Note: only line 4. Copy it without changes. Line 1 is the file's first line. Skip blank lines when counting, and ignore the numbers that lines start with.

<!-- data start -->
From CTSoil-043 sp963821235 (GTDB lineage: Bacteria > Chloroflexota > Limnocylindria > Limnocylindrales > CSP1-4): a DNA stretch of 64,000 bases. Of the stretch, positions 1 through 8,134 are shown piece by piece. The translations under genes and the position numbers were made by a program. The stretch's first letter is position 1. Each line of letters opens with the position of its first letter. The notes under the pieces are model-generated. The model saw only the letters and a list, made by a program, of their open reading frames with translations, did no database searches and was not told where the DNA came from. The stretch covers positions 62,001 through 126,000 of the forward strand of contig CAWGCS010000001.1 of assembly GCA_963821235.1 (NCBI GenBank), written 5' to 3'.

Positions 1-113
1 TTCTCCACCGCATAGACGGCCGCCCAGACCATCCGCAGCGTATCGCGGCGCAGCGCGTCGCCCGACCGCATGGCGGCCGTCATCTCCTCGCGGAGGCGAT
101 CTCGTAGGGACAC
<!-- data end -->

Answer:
101 CTCGTAGGGACAC